Funding: NIAAA R01AA027782
Project PI: Amy Mericle
Safe and stable housing is essential to recovery from addiction to alcohol and drugs. Recovery housing represents a unique and innovative way to ensure that individuals in recovery have access to housing that facilitates it. A growing body of research supports the effectiveness of recovery housing and findings to support recovery housing evidence-based practices are beginning to emerge. However, there are critical gaps in our understanding of recovery housing. The recovery housing literature is fragmented, focusing on certain types of recovery housing or recovery housing in specific geographic regions. We also lack tools necessary to provide a complete picture of the national recovery housing landscape.
To address these gaps, the aims of this 4-year health services research project will:
(1) Examine availability of recovery housing in the US and characterize environments where recovery residences are located
(2) Characterize the national recovery housing landscape in terms of organizational and residence characteristics, policies, practices, programming, and service delivery orientation and explore whether these characteristics vary depending on where residences are located
(3) Identify underlying patterns among recovery residences and examine the association between these patterns and existing categorizations of treatment and recovery housing
(4) Explore organizational, residence, policy, practice, programming, and delivery orientation characteristics associated with recovery housing evidence-based practices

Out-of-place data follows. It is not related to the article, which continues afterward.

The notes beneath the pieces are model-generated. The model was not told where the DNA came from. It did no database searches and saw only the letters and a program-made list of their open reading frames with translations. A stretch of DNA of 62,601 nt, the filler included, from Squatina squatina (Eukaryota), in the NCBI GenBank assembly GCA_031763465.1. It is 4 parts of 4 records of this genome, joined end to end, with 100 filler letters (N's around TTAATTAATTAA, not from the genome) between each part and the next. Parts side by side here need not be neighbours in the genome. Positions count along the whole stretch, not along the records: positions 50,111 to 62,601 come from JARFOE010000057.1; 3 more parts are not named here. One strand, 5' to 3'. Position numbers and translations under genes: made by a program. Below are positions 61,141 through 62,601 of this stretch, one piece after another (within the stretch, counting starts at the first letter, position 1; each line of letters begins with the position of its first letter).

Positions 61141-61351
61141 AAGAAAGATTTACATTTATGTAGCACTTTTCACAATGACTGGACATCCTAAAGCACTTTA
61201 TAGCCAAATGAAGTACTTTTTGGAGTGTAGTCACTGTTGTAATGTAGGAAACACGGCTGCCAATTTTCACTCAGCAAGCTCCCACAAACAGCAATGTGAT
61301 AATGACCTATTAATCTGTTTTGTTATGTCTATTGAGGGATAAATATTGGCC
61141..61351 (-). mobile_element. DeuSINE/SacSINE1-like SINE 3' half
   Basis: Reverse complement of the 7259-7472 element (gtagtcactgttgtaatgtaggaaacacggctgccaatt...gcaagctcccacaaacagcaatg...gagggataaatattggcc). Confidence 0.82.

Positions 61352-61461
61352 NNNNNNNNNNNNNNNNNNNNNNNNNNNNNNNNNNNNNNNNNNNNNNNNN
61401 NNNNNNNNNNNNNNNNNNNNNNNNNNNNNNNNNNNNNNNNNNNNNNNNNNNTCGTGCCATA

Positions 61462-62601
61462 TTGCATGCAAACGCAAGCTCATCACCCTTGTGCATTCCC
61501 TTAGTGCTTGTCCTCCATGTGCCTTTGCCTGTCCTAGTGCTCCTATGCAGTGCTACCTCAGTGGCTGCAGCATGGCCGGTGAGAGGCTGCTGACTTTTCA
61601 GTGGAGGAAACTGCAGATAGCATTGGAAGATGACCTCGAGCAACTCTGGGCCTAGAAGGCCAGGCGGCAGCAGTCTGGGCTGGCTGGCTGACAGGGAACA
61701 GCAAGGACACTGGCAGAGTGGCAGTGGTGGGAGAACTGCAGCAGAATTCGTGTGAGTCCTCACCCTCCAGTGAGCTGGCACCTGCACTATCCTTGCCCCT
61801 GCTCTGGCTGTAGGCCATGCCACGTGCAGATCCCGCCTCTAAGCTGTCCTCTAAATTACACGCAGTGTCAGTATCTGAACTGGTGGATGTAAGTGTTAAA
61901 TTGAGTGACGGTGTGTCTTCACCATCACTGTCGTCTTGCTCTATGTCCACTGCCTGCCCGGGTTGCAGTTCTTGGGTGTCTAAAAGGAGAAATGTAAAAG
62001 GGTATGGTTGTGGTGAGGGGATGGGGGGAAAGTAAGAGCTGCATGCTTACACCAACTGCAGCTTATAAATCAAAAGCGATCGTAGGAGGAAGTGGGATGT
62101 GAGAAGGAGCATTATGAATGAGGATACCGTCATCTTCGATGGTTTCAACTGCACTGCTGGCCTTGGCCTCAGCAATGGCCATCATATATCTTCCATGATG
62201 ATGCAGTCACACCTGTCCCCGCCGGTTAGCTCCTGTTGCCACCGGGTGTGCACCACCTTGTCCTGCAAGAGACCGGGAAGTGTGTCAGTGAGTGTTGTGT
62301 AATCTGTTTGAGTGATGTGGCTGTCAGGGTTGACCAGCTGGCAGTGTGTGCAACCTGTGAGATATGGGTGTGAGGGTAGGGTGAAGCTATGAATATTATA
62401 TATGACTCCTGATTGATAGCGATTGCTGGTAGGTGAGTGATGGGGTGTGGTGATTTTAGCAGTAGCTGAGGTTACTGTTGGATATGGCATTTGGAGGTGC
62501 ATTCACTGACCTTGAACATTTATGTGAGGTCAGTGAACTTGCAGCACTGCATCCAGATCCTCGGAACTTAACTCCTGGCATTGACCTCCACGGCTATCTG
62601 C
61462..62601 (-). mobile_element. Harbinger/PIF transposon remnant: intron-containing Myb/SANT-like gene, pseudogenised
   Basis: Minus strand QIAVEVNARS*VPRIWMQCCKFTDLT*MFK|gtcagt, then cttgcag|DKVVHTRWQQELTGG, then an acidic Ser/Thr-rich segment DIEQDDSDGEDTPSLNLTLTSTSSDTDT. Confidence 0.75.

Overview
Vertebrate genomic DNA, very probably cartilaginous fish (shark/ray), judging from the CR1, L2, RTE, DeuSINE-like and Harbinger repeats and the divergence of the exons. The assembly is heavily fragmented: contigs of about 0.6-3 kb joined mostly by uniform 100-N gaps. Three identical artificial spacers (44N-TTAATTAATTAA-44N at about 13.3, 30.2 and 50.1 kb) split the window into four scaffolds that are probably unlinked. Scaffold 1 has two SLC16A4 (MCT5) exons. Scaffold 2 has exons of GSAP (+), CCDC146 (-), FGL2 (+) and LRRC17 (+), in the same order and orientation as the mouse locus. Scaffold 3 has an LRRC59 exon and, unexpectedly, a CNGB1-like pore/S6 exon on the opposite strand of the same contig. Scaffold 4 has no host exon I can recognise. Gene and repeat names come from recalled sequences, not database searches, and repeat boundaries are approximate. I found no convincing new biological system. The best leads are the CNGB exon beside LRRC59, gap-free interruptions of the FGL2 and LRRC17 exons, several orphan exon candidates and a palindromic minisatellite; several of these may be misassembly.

To address these aims, we will consult with a diverse group of experts in the treatment, recovery, housing, and recovery housing fields to create a national database of recovery residences and survey of a random sample of 800 residences stratified by state. All residences in the database will be geocoded and linked with contextual information, including data on alcohol and drug treatment availability, alcohol outlets, and crime.
The survey will collect critical data on organizational and residence features, policies, practices, programming, and service delivery orientation to illustrate essential features of recovery housing and to delineate different types of it.
This study constitutes the largest and most diverse study of recovery housing to date, laying the groundwork for surveillance of this important component of the housing, treatment, and recovery support services landscape. It will provide much needed descriptive data on a nationally-representative sample of recovery residences, and it will facilitate large-scale national studies of recovery residences, comparative effectiveness and cost-effectiveness studies of different types of recovery residences, studies identifying type sort of recovery residence works best for whom, and studies of policies and organizational practices that increase recovery housing access and utilization.